You don’t realise it unless you wake up early enough. The sudden .. no, not a nip, but a pleasant coolness in the morning air. The change in the quality of the light. Perhaps that’s what woke you up in the first place? And strangely enough, you do start waking up early, about a week before it happens. To revel in .. well, to revel in something.
When it starts, you can’t quite admit it to yourself. Especially if you’re pushing 40 and all mature and respectable and too old to sing on the balcony. I feel like singing Robindro shongeet (Shumon Chattopadhyay, SHUT UP already about ‘Robindronather gaan’. It always has been and always will be Robindro shongeet) I know which one, too – Ey din aaji kone ghorey go khuley dilo dwaar. Not in the affected min-miney pursed-lips Dokkhinee style but the way Kishore Kumar sang it in 1982, full-throated, a chest full of song.
Because the sunlight is suddenly sharper and more mellow all at the same time, the morning air smells different, and is that .. yes that IS a stray banner of kaash phool in the corner of the park.
Kaash phool. I saw so much of it, growing up in Salt Lake in a time before the houses grew together like fungii. Somehow I didn’t associate it with Pujo then, because it appeared in the last months of the monsoon, before the rains cleared and the air smelt like crisp new cotton. Now we have to drive ten miles to see kaash phool. No, wait, there are waving expanses along the Rajarhat expressway, silver-tipped where the setting sun sparks off them. (That exhilarating sight is the only good thing about catching a 5 p.m. flight).
There was a sea of kaash phool around the 40-acre field in the Sainik School in P*. Lovely in the morning when the late sun slanted through the morning mist, the beauty heightened by the clean feeling at the end of a good run in fresh air. That is not really a Pujo memory, but all memories of cool air and crisp weather seem to be linked to Pujo because it signals the start of the travel season for Bangalis. I remember we were in Shimultola just after Pujo one year … “Aaji joto tara tobo aakaashey”, the first time I saw constellations spread out three layers deep.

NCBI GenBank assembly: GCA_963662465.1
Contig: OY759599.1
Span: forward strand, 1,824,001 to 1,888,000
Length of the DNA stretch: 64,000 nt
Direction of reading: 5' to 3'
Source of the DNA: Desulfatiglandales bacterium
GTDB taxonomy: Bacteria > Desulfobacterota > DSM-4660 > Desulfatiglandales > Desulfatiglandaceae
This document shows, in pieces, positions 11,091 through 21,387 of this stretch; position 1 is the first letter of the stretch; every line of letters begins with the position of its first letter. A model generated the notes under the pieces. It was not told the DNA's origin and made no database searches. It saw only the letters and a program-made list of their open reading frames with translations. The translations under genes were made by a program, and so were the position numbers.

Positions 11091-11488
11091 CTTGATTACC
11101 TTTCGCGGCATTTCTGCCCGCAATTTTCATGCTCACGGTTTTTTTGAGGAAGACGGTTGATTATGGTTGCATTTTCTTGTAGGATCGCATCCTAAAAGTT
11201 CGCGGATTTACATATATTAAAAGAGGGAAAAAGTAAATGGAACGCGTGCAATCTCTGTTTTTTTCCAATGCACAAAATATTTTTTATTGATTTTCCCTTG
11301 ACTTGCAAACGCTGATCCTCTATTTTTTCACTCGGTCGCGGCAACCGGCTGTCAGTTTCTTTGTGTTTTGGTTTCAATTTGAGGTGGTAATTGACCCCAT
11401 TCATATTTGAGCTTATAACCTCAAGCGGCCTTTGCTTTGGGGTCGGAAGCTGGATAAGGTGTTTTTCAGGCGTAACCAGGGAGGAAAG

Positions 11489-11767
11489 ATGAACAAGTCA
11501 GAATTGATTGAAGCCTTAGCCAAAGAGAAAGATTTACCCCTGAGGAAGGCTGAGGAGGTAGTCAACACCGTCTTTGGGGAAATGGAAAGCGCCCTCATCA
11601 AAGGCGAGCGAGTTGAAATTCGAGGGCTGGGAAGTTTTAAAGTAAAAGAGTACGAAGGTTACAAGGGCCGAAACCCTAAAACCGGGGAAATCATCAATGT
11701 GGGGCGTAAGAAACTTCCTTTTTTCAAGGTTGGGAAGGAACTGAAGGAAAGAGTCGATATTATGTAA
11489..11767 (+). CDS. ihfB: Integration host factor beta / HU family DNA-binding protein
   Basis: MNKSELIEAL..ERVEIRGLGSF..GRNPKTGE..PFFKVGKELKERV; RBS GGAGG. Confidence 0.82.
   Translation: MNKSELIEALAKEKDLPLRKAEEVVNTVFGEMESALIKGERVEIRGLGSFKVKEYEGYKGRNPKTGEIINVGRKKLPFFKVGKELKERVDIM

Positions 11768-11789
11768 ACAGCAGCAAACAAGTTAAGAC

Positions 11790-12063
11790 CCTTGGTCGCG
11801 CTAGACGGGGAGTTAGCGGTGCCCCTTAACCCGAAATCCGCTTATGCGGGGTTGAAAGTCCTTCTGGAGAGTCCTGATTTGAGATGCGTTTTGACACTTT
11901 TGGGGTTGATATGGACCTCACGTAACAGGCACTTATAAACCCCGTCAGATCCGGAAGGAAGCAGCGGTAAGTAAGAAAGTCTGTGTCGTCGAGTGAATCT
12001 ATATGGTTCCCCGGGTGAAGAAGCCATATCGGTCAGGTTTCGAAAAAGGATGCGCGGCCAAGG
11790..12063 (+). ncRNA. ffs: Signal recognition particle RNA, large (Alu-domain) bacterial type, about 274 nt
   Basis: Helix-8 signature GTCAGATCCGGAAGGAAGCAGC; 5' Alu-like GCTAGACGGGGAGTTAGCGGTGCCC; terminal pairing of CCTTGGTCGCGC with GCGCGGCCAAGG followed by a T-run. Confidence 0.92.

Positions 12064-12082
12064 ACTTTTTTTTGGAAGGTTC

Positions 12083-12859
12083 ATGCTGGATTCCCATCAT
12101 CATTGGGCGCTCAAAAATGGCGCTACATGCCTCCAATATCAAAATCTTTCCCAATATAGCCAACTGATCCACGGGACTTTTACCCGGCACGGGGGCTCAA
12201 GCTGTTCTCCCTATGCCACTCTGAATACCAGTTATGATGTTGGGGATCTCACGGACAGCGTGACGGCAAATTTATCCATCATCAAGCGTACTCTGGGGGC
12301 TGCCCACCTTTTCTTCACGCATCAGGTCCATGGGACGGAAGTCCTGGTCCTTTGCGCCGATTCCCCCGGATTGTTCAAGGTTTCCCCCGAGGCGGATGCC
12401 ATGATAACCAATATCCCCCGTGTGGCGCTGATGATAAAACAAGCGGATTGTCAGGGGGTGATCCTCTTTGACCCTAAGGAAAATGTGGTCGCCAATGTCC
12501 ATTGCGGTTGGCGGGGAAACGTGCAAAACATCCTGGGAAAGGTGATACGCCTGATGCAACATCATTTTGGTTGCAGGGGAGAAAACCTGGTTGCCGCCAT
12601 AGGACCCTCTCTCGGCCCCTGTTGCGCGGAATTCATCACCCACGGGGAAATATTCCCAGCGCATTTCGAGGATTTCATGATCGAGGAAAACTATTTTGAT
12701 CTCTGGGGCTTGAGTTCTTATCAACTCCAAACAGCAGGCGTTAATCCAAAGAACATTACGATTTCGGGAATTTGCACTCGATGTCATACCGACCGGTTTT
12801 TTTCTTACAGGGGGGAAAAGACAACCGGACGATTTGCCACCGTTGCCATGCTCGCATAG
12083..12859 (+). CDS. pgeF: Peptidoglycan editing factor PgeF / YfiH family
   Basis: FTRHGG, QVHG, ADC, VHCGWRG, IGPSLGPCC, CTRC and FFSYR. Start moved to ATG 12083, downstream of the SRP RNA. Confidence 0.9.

And of course, the last of the kaash phool in the low sun of November.
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What IS it about Durga Pujo?
Digression – Puj-OH. ‘Puj-AH’ (or Puj-AHS’) is only used when we are all so propah and anglicized and taking a letter to our class-teacher asking for some extra leave because we have to rush to the bedside of an aged relative who may not be long for this world and tickets are just not available till the day after Doshomi .. And SHE knows and WE know that this is so much bumph, we’re all off to Rajasthan for Pujo’r chhuti, but we shall be civilized and dissimulate and ooh and aah and get it counter-signed by the Vice-Principal and if it's nice Mrs. D’ Souza, she will wait till January and then ask how our great-aunt is. With a smile hovering somewhere behind her misleading hatchet-face.
‘Puj-AH’ is also used when we have become terribly smart career people in suit and phitey deowa juto (as distinct from kaabli choppol) and must make small talk about how terribly primitive it is to have so many days off from work, when will we ever develop a work ethic, it’s so professional in our head office in Boston yadda yadda yadda. Can it, McDuff, try to swing a deal in Noo Yawk on 27th December before you give us all this first world shit!
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On-off, sing-song, loud over the radio at 4 in the morning, “Joshong dehi, dhanang dehi” and the theatrical intonation of Birendra Krishna Bhadro. Unique, inimitable, the voice of Pujo, Durga’s herald long after he died in his 80s. All the years past curled up in the corners of the room as I snuggle back into bed and listen to the Mohaloy programme through a pleasant haze. Mohaloy. Pujo. Durga Pujo. Pujo eshe gechhe!
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